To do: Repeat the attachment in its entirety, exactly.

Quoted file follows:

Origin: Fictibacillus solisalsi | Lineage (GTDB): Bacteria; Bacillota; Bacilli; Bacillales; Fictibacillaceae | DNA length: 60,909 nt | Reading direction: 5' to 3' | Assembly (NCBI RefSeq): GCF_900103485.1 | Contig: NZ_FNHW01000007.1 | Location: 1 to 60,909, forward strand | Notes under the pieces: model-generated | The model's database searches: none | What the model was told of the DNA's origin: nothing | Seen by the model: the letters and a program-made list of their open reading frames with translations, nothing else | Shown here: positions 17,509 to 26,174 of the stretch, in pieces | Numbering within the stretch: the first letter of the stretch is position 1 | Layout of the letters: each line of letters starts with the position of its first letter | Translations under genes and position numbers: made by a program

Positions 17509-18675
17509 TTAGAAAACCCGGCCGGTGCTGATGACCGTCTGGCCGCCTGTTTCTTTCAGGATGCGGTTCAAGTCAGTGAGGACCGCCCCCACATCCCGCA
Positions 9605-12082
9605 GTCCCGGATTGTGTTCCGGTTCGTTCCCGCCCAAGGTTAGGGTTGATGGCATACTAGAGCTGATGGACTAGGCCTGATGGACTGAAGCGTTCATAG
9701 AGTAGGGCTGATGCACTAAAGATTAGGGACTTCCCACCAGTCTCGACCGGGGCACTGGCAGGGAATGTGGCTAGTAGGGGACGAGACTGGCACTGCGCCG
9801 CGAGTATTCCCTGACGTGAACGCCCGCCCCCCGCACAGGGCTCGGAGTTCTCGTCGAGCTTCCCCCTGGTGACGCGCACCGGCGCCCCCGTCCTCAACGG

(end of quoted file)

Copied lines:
Origin: Fictibacillus solisalsi | Lineage (GTDB): Bacteria; Bacillota; Bacilli; Bacillales; Fictibacillaceae | DNA length: 60,909 nt | Reading direction: 5' to 3' | Assembly (NCBI RefSeq): GCF_900103485.1 | Contig: NZ_FNHW01000007.1 | Location: 1 to 60,909, forward strand | Notes under the pieces: model-generated | The model's database searches: none | What the model was told of the DNA's origin: nothing | Seen by the model: the letters and a program-made list of their open reading frames with translations, nothing else | Shown here: positions 17,509 to 26,174 of the stretch, in pieces | Numbering within the stretch: the first letter of the stretch is position 1 | Layout of the letters: each line of letters starts with the position of its first letter | Translations under genes and position numbers: made by a program

Positions 17509-18675
17509 TTAGAAAACCCGGCCGGTGCTGATGACCGTCTGGCCGCCTGTTTCTTTCAGGATGCGGTTCAAGTCAGTGAGGACCGCCCCCACATCCCGCA
Positions 9605-12082
9605 GTCCCGGATTGTGTTCCGGTTCGTTCCCGCCCAAGGTTAGGGTTGATGGCATACTAGAGCTGATGGACTAGGCCTGATGGACTGAAGCGTTCATAG
9701 AGTAGGGCTGATGCACTAAAGATTAGGGACTTCCCACCAGTCTCGACCGGGGCACTGGCAGGGAATGTGGCTAGTAGGGGACGAGACTGGCACTGCGCCG
9801 CGAGTATTCCCTGACGTGAACGCCCGCCCCCCGCACAGGGCTCGGAGTTCTCGTCGAGCTTCCCCCTGGTGACGCGCACCGGCGCCCCCGTCCTCAACGG